Big Rock Partners:

 

Through your partnership with Compound and some of the other great breeders that you work with, your team has access to some of the most coveted genetics on the market. I was excited at your success at the Emerald Cup, where Compound saw deep lines and sold out of so many seeds from your menu over the weekend. Who is the main audience for Node? And who is the main audience for Compound? Are they aligned? 

 

Dan Adler-Golden:

 

We are incredibly fortunate to be able to work with Compound Genetics to bring their insane flavors and varieties to market. And while there’s crossover, Node and Compound do appeal to different segments of the industry, Node acts as the business-facing brand while Compound is consumer-facing – which is part of why our partnership has been so much fun! 

 

Node offers a suite of services to help our customers and partners; this may include cleaning and storing a partner’s prized in-house genetics, providing them with cuts of a pure industry-standard flavor, or offering them some of the exclusive genetics only we supply. In each case, all of the material Node provides to cultivators is derived from tissue culture, which inherently increases yield and quality of flower.  By helping our partners pull down more in each harvest and differentiate their product via quality and flavor, our services help increase our customers’ revenue and grow their margin. 

 

Compound Genetics has been providing elite genetics to growers for several years, but never focused much on commercial producers. Through our partnership, Compound is able to deliver their material to growers of all types and reach a larger audience, without sacrificing quality or authenticity. Our partnership has also allowed Compound to expand into some super exciting partnerships and collabs which will be rolling out in the coming months – including bringing some Compound Genetics flower to market in California. 

 

Node’s main audience is cannabis cultivators who are interested in producing clean, high-quality cannabis. Similar to how Spotify is a platform for all musicians to reach a wide audience, we consider Node a way to support brands and breeders to reach their audience. Often cultivators want to grow the same type of cannabis they have been producing for years, so our cleaning and storage services ensure that they can consistently produce their proprietary/coveted strains. 

 

We think of the relationship between Node and Compound as a way to support each other getting the best genetics into the hands of growers throughout CA, and ultimately getting cannabis consumers the highest quality flower possible, in taste, smell, and appearance. In short, Compound provides consistent quality while Node provides consistent production. 

 

Big Rock Partners:

 

While it is early days for the company (Node was founded in 2018), and as we’ve touched on, your staff includes many cannabis veterans, how do you see the market evolution in terms of craft cannabis versus more corporate cannabis coming online? What are the most important things that growers should be doing to ensure that the craft growers continue to have success?

 

Dan Adler-Golden: 

 

I look to the wine/craft beer industry for models of how the cannabis industry of the future will be. Despite being a more expensive product, the craft beer market is able to thrive and grow by continuing to produce interesting, flavorful beers. 

 

Cannabis consumers have made it clear that they are not content to smoke just one variety of cannabis, which favors craft cultivators who are seeking to produce the latest unique varieties.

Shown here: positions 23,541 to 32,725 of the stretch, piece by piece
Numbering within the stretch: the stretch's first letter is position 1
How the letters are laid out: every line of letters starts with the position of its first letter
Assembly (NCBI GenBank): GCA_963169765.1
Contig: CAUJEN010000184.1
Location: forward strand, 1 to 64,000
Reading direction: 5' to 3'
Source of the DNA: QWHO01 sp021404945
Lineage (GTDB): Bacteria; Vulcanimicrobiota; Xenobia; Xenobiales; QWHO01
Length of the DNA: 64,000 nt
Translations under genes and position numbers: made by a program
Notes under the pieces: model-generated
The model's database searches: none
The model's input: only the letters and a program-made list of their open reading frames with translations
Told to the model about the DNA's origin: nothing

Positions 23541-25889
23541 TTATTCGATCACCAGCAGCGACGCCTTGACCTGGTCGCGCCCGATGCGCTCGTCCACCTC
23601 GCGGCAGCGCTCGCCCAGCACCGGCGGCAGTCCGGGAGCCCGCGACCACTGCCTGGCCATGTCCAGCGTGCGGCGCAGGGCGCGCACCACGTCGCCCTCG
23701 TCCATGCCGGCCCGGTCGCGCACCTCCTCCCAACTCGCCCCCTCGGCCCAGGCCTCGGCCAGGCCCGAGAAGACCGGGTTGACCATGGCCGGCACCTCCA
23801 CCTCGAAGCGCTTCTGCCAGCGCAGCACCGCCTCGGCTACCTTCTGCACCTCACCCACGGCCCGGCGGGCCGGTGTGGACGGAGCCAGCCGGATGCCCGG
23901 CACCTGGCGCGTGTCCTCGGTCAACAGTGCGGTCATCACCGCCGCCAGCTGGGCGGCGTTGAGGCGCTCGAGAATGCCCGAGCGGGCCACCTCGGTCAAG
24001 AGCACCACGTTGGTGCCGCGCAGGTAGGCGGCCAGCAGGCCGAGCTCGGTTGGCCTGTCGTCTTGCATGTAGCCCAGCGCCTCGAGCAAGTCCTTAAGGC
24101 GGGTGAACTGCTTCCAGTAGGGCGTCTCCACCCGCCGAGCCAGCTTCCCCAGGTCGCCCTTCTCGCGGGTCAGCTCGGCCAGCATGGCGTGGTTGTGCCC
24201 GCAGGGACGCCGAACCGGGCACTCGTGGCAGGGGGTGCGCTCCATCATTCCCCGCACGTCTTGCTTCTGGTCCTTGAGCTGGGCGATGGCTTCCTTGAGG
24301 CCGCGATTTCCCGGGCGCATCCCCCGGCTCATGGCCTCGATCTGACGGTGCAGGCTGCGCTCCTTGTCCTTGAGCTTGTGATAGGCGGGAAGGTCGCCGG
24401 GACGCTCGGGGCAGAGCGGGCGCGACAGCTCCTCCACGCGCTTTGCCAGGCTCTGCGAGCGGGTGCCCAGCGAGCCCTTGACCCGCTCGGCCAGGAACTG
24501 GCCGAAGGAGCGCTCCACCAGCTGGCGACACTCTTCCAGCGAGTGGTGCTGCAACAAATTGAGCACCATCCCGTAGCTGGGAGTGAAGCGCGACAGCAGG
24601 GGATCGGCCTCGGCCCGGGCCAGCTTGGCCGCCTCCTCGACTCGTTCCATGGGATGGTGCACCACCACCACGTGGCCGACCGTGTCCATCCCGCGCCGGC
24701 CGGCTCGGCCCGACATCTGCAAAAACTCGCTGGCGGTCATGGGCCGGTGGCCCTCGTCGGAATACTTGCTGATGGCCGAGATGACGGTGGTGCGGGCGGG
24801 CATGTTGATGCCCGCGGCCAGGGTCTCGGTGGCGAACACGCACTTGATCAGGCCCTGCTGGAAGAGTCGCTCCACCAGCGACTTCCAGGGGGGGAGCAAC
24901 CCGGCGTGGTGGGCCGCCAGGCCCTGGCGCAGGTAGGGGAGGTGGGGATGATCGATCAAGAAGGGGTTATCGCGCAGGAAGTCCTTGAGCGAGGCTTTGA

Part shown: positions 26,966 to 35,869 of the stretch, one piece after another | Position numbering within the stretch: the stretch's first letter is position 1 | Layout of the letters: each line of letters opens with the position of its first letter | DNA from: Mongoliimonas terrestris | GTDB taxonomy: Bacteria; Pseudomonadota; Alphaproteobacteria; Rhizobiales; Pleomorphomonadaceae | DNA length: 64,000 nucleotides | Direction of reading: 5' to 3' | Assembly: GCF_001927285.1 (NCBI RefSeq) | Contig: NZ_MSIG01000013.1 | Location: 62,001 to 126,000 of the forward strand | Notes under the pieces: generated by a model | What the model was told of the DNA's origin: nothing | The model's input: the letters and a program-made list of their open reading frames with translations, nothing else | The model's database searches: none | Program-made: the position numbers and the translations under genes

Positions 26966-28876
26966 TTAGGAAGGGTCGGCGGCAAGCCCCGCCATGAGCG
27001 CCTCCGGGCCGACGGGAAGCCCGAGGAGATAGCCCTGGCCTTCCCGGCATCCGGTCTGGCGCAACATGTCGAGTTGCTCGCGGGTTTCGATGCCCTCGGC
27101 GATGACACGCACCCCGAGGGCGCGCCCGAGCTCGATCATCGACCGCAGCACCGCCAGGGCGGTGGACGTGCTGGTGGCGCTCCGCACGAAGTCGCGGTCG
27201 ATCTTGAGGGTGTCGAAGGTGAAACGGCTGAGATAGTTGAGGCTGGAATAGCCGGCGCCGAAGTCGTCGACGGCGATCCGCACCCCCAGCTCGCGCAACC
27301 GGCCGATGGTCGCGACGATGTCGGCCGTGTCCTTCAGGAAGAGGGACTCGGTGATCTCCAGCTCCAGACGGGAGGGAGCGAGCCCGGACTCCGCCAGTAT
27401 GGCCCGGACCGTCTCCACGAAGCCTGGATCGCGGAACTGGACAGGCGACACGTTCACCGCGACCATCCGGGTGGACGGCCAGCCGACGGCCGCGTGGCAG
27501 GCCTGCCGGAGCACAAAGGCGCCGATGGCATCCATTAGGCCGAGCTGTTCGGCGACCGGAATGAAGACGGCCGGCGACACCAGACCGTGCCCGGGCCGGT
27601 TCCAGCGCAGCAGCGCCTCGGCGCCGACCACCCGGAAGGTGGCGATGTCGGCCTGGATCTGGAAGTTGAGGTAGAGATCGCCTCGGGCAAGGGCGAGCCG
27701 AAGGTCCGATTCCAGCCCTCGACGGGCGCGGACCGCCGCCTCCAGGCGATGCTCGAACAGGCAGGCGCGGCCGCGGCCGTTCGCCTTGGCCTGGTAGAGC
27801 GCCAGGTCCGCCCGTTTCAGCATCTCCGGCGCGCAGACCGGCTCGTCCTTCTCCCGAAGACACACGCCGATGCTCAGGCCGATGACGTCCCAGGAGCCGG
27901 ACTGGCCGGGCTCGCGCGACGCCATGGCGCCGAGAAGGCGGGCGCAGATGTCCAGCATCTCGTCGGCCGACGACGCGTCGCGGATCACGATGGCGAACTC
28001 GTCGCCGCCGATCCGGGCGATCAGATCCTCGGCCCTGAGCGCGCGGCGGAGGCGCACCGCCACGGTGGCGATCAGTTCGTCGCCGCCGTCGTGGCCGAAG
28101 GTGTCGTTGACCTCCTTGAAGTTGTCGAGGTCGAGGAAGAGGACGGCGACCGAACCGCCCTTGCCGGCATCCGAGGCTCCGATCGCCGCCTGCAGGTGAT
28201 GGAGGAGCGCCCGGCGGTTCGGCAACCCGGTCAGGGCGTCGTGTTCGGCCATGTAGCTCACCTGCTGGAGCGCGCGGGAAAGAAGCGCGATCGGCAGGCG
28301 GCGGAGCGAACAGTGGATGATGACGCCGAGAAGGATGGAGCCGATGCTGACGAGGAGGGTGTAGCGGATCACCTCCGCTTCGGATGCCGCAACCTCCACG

Some nurseries have focused on mainstream work horse strains that are well known with consumers. Similarly, large cultivators who are focused on putting out consistent products on shelves (with an eventual thought towards national and even international distribution) have less time to test new strains and methods. 

 

Through our storage and propagation of both mainstream and more unique genetics, we provide both craft farmers and large farms with the ability to ensure the (diversity of cannabis). We see ourselves as a compliment to existing larger nursery facilities and the craft farmer network in California. We certainly hope to create a foundation that allows all farmers and breeders to thrive.

 

Big Rock Partners:

 

Nature, which brought us the rich agriculture that we all feed off of, is wild and untamed, and yet your world in bringing forward the cleanest offering, is somewhat sterile and repetitive (precise!). Compound’s statement is “we serve the plant”. It begs the question – how can we best serve the plant in a sterile and controlled environment? How can you responsibly incorporate big ag’s technology into the cannabis world?

 

Dan Adler-Golden:

 

Many of the agricultural products that we take for granted today have been shaped by years of human selection and intervention.

 

Brussel sprouts is one of the latest examples of plants that became enjoyed by a larger audience due to human intervention. In the 1990s, the Dutch figured out exactly which chemical compounds made them bitter, and a few companies that sold Brussels sprouts seeds started searching their collections for old varieties that had low levels of these chemicals, and starting breeding with them with modern high-yielding varieties. Today, Brussel Sprout farmers are getting four or five times more money than they did a decade ago for their crop.**

 

We see our offering as a natural evolution of these same practices. 

 

While cleanliness and replicability are critical components of what we do, we do what we do because we love cannabis and believe there is so much left to be discovered about this magical plant. It’s constantly surprising us, humbling us, and inspiring us – and ultimately that’s why we absolutely love what we do.

 

Welcome to the Big Rock family, Node Labs and Compound Genetics!

 

Check out Node Labs and Compound Genetics on their respective Instagram pages to stay up-to-date with their most 🔥🔥🔥new genetics and partnerships! 

 

#FlavorByDesign

**https://www.npr.org/sections/thesalt/2019/10/30/773457637/from-culinary-dud-to-stud-how-dutch-plant-breeders-built-our-brussels-sprouts-bo